How Negotiation Role-Play Simulations Can Help You Resolve Environmental Disputes

Negotiation Role-Play Simulations Have Their Role in Environmental Disputes

By — on / Teaching Negotiation

negotiation role-plays

From complicated land use debates to the regulation of pollutants, environmental negotiations are fraught with dynamic legal, scientific, and societal considerations. Because many of the natural resources in question are limited and fragile, disputes over them can be particularly difficult. To help educate professionals about how to work through challenging environmental and sustainability negotiations, the Program on Negotiation’s Teaching Negotiation Resource Center (TNRC) offers a wide range of negotiation role-play exercises.

Two of the TNRC’s most useful negotiation role-play simulations for learning how to negotiate environmental disputes are Puerto Mauricio Development Conflict and Water Use: Helping Cities Adapt to Climate Change Risks.

Puerto Mauricio Development Conflict – Featured Negotiation Role-Play Simulation

There are many issues at play in the coastal town of Puerto Mauricio. A culturally significant parcel of land is about to be sold and the two potential buyers – a hotel owner and an environmental group – plan to use the land in very different ways. At the same time, a high-tech firm is seeking to develop a parcel of land nearby.

This thirteen-person, multi-issue, two-round, partially scorable negotiation role-play offers participants ample opportunity to:

  • Focus on developing mutually advantageous solutions where it isn’t necessary for one party to “win, and the other party to lose.”
  • Develop an appropriate consensus building forum such that they can have a meaningful problem-solving dialogue.
  • Form strategic partnerships by exploring common interests and focusing on long-term relationships.
  • Link high-level theoretical policy discussions to “on-the-ground” practical outcomes.

Download a Puerto Mauricio Teacher’s Package today!

Water Use: Helping Cities Adapt to Climate Change Risks – Featured Negotiation Role-Play Simulation

One of our most precious resources – water – is hotly contested in this six-party, multi-issue negotiation role-play between environmental, economic, social, and political interests.

  • Broadening perspectives to facilitate discussion among multiple stakeholders.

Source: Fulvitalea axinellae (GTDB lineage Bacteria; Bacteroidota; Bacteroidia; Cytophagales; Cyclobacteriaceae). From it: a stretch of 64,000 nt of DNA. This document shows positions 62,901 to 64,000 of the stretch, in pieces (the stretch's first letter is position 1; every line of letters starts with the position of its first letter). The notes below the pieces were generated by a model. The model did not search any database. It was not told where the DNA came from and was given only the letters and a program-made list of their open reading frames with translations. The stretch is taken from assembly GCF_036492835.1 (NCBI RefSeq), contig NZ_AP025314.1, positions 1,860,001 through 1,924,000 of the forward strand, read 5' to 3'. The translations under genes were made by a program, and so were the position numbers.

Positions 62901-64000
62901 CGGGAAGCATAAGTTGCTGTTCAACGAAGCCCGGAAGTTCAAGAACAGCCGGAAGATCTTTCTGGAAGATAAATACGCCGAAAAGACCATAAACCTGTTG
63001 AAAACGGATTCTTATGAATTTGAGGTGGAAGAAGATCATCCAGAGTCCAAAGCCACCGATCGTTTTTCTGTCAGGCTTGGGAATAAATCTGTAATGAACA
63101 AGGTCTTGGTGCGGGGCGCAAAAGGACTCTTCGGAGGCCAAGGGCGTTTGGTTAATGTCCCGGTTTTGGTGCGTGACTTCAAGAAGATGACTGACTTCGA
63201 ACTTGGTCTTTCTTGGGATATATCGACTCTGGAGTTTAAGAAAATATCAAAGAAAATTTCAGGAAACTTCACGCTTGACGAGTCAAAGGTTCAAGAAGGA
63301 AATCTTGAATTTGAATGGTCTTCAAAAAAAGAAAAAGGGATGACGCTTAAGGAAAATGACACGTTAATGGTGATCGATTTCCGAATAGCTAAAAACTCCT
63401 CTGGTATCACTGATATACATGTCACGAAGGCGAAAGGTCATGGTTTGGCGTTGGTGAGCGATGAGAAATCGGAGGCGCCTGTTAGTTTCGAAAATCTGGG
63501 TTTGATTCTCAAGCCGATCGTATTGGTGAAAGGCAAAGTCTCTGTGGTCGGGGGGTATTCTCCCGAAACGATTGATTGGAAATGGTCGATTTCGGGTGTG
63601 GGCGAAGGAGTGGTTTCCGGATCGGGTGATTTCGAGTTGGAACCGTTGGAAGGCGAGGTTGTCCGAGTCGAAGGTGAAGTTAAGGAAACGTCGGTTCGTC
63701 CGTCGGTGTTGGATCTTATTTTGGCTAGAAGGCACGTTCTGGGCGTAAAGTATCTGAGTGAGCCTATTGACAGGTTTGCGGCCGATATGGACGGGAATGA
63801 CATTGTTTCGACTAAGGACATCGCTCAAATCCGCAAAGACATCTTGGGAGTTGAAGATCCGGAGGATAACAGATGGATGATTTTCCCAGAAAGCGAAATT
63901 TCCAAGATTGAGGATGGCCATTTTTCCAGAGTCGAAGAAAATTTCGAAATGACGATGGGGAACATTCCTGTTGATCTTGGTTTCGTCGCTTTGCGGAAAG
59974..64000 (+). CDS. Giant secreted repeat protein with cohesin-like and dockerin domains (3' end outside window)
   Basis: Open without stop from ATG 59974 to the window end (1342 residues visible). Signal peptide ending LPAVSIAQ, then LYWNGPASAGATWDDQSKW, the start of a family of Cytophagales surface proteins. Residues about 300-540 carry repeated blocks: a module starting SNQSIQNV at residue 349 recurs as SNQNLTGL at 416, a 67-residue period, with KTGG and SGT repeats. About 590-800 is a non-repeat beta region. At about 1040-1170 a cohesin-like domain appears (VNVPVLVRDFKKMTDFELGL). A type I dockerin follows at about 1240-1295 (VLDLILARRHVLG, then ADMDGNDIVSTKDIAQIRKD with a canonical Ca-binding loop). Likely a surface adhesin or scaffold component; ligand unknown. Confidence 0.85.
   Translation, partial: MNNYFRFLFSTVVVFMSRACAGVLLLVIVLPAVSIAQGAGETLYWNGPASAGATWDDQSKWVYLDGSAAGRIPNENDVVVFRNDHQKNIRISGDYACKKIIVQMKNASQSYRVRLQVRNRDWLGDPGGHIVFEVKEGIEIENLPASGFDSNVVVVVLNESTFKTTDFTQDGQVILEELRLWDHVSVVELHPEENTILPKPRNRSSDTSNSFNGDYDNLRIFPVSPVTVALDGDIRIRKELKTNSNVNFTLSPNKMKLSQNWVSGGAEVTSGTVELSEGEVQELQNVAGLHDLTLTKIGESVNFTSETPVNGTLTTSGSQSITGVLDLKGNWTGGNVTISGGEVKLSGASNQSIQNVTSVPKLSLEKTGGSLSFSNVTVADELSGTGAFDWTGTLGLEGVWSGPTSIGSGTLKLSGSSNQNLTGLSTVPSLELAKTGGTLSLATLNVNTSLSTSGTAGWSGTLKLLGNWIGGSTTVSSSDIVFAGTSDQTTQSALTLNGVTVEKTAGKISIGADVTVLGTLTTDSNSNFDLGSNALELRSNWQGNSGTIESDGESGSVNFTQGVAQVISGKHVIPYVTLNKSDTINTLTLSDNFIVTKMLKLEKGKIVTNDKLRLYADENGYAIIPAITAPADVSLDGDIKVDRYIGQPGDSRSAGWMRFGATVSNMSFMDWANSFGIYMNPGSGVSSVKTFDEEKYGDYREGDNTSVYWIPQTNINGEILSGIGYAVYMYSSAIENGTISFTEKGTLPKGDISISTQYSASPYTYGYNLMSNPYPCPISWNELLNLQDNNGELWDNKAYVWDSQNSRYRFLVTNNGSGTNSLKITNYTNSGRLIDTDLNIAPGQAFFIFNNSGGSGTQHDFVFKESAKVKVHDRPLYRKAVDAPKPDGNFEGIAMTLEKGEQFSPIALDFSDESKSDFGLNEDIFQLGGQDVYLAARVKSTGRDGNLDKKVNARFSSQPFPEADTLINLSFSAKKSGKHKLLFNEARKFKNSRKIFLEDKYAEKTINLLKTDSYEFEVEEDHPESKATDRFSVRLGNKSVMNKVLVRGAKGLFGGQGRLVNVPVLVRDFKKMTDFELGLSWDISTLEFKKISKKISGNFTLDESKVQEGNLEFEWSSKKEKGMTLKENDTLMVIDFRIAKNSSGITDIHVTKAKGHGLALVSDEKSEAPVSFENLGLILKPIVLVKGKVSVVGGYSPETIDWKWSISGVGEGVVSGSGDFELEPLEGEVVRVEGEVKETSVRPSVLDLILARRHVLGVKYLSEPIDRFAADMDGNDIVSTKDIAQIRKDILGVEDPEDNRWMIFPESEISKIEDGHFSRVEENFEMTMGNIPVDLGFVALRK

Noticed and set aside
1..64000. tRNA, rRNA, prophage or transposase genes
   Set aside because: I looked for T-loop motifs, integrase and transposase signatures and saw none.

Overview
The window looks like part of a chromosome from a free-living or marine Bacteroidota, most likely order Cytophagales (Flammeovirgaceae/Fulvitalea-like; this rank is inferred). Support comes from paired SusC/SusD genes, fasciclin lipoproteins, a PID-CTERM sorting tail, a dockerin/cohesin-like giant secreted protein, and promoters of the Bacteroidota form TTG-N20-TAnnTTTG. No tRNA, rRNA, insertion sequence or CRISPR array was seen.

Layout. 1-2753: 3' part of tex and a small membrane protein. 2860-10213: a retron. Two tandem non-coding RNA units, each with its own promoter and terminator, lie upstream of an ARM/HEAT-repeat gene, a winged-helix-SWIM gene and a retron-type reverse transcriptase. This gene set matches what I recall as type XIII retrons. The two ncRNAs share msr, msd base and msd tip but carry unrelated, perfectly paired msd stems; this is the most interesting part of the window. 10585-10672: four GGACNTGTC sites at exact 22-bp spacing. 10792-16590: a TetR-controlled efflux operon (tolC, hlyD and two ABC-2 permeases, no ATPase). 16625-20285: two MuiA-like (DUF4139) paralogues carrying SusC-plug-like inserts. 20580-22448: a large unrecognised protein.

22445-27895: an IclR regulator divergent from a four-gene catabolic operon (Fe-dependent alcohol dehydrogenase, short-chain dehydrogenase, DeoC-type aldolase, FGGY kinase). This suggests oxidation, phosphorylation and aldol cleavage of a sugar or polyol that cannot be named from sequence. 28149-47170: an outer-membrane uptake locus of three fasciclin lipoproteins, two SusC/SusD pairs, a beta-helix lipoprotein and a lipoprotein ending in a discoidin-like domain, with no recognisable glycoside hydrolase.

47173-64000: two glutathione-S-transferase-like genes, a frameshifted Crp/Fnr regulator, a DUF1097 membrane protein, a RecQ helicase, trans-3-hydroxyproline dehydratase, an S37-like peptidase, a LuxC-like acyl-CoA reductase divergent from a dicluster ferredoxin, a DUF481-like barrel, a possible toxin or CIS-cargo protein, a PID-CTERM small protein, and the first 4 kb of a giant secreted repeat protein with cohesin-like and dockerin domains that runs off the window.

• Enhancing scenario-planning to guide decision-making.
  • Working toward “no-regrets” solutions in which all priorities are met.
  • Balancing competing interests and building consensus.
  • Understanding important nuances of environmental negotiations including climate projections, infrastructure planning, and federal, state, and local regulations.

Download a Water Use Teacher’s Package today!

Teaching Moment – The Consensus Building Approach

Effective consensus building in multi-party, environmental disputes is a valuable skill and can make or break a negotiation. The Program On Negotiation’s Vice-Chair of Education, Larry Susskind, offers key insights into the consensus building approach in this free video.

Enjoy this and more videos at our Teaching Negotiation Resource Center playlist on youtube.

Take your training to the next level with the TNRC

The Teaching Negotiation Resource Center offers a wide range of effective teaching materials, including

Most TNRC materials are designed for educational purposes— for use in college classrooms or corporate training settings. TNRC cases and exercises help mediators and facilitators introduce their clients to a process or issue and help individuals who want to enhance their negotiation skills and knowledge.

Negotiation role-play simulations introduce participants to new negotiation and dispute resolution tools, techniques and strategies. Videos are also a helpful way of introducing viewers to key concepts, and TNRC books, case studies, and periodicals address the theory and practice of negotiation and conflict management.

Have negotiation role-play simulations helped you in the past? Share your experiences in the comments.

Check out all that the TNRC has in store >>

Originally published in 2014.

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